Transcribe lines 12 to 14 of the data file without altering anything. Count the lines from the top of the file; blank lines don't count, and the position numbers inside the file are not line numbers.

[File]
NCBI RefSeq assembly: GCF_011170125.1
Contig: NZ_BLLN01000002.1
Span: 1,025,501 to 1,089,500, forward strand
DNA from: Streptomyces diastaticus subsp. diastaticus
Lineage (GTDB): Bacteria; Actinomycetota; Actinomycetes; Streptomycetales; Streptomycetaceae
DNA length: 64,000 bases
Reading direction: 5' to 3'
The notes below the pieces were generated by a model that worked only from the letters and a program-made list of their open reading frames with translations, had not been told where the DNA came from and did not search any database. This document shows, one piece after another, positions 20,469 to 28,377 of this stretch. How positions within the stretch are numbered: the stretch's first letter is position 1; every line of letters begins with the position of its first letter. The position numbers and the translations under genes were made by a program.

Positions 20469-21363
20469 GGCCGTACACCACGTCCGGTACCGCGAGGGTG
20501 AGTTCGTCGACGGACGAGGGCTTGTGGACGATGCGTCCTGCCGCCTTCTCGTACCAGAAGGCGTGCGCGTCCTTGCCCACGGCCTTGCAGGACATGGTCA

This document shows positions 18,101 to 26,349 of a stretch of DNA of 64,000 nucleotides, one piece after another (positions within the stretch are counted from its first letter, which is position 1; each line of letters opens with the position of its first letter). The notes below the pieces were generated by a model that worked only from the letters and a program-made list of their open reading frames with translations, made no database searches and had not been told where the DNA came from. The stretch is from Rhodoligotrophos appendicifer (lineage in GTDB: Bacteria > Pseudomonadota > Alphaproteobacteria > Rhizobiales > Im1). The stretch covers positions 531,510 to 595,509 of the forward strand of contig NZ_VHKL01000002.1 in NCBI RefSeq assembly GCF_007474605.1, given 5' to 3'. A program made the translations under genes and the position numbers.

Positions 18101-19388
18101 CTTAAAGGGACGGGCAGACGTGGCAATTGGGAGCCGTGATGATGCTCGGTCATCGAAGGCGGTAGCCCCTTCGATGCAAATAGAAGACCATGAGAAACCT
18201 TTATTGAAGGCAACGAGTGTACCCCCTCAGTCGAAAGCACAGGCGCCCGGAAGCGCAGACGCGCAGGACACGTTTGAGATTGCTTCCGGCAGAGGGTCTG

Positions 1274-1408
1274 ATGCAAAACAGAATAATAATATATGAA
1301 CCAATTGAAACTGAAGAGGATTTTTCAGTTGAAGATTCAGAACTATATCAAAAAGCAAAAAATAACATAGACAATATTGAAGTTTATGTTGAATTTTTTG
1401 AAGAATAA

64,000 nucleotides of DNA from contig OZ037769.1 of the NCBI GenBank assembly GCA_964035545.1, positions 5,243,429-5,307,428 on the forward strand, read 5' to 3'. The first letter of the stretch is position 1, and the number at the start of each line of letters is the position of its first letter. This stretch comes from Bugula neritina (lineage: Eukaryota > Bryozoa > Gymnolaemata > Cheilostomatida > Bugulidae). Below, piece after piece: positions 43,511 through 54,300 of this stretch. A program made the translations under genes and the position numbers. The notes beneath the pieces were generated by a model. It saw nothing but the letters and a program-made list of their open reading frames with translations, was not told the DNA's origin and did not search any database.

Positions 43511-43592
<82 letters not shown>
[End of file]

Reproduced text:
This document shows positions 18,101 to 26,349 of a stretch of DNA of 64,000 nucleotides, one piece after another (positions within the stretch are counted from its first letter, which is position 1; each line of letters opens with the position of its first letter). The notes below the pieces were generated by a model that worked only from the letters and a program-made list of their open reading frames with translations, made no database searches and had not been told where the DNA came from. The stretch is from Rhodoligotrophos appendicifer (lineage in GTDB: Bacteria > Pseudomonadota > Alphaproteobacteria > Rhizobiales > Im1). The stretch covers positions 531,510 to 595,509 of the forward strand of contig NZ_VHKL01000002.1 in NCBI RefSeq assembly GCF_007474605.1, given 5' to 3'. A program made the translations under genes and the position numbers.

Positions 18101-19388
18101 CTTAAAGGGACGGGCAGACGTGGCAATTGGGAGCCGTGATGATGCTCGGTCATCGAAGGCGGTAGCCCCTTCGATGCAAATAGAAGACCATGAGAAACCT